All Braille Readers Are Leaders: A Blind Parent’s Journey
By Jamie Principato Crane
I remember, as a young adult, thinking that the Braille Readers Are Leaders contest—sponsored by the American Action Fund for Blind Children and Adults and the National Federation of the Blind—had an unfortunate name. Sure, it rhymed, and I guess it was catchy to some. It still felt like a stretch to me. If I tried to read Braille as a blind twenty-something-year-old, I sounded like anything but a leader. In fact, I think I sounded like a kindergartener, maybe with an attitude problem if I got frustrated enough.
When I was a kid in school, Braille was never a priority. It’s not that my ability to read print was especially good. At one time, I recall needing seventy-two point font. I was lucky if each of my weekly spelling words fit on a single sheet of paper. I often worked in isolation during the school day, in the back of the classroom where a massive CCTV magnifier was set up. Sometimes I was at the teacher’s computer, where I typed instead of writing by hand.
Years later, other students quickly traveled to multiple classrooms throughout the day, chatting as they went. However, my need for bulky and stationary magnifying equipment caused me to miss these interactions, as well as substantial amounts of classroom instruction. Being a print reader wasn’t exactly helping me become a leader either.
Despite this, I was a talented student. Even though I missed class and struggled with eye strain, back pain, and the inflexibility of my reading environment, I excelled in the humanities, paradoxically performing many grade levels ahead. I did receive Braille instruction from about fourth grade onward, but it was only about half an hour per week. I never used Braille anywhere else during the school day or at home. I learned, whether this was said to me or not, that this was because Braille was too slow, and I read it too poorly. Even though reading print was also painful, isolating, and increasingly difficult with the complexity of academic subjects, it would have to do.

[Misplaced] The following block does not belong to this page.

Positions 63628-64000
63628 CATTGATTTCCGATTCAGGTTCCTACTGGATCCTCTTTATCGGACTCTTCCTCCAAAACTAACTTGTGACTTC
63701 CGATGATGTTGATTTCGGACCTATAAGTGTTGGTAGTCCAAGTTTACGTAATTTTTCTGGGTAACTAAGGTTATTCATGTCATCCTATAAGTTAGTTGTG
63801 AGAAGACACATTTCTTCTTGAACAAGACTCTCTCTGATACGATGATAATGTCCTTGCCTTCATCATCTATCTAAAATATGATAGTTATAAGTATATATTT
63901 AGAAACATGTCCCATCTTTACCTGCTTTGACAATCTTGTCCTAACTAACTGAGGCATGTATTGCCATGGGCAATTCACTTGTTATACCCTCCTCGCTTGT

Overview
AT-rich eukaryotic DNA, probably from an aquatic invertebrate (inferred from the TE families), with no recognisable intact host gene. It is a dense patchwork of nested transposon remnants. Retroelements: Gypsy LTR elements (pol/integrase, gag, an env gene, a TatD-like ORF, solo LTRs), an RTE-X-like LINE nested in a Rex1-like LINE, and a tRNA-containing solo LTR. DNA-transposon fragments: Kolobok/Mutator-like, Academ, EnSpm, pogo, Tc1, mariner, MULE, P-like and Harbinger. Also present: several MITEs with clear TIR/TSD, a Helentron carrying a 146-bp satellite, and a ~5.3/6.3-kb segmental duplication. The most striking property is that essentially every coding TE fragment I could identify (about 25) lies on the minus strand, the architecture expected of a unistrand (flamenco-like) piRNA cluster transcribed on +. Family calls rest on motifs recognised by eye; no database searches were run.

So why, now that I’m in my thirties with a well-established career, am I learning Braille? Nine months ago, I gave birth to a blind daughter. I want her to grow up to be a leader. To me, that means that she must not be isolated from her peers while she’s learning. She needs to be able to sit among them and collaborate. She must not be burdened by headaches and back pain when it’s time to go the extra mile to drive a good idea to fruition. I want her to have all of the flexibility and opportunity that I missed because Braille was not prioritized in my life. And I want to be available to her as a teaching resource, which means it’s time for me to learn ahead of her and model to her that Braille is beautiful, valuable, and wonderful.
For the first time in my life, I am participating in Braille Readers Are Leaders. I am truly a novice, spending long evenings trudging through such classic works of literature as The Very Hungry Caterpillar, and Brown Bear, Brown Bear, What Do You See? But now, I also truly feel like a leader. I am a leader in my family. I read these books in Braille every night to my daughter, and to my two-year-old sighted son. It takes longer than if their dad just read the print to them, but they are patient. I am getting faster and more fluent with every book we read together. My kids are seeing the roller coaster of struggle and perseverance, of humility and pride that comes with learning to read all over again as an adult. I have been seeing this impact them both greatly.
My daughter immediately looks for bumps on a page with her tiny hands whenever she finds a book. She lights up and squeals with joy upon finding that familiar texture. My son, on the other hand, has started trying to read print. He is only two, so he isn’t exactly tackling War and Peace yet, but he has been sounding out words like “big” and “red” and “dog.” He beams with pride every time. He says that he’s learning to read “just like mama,” which motivates me to continue modeling this process for him. He says he wants to learn to “read bumps” too, because then he can read all the books his sister and I get to read, and also read in the dark after bedtime. Clearly the value of Braille is not being lost on my kids, and it is no longer lost on me either.
Editor's Note: Jamie Principato Crane is a blind parent in our California affiliate.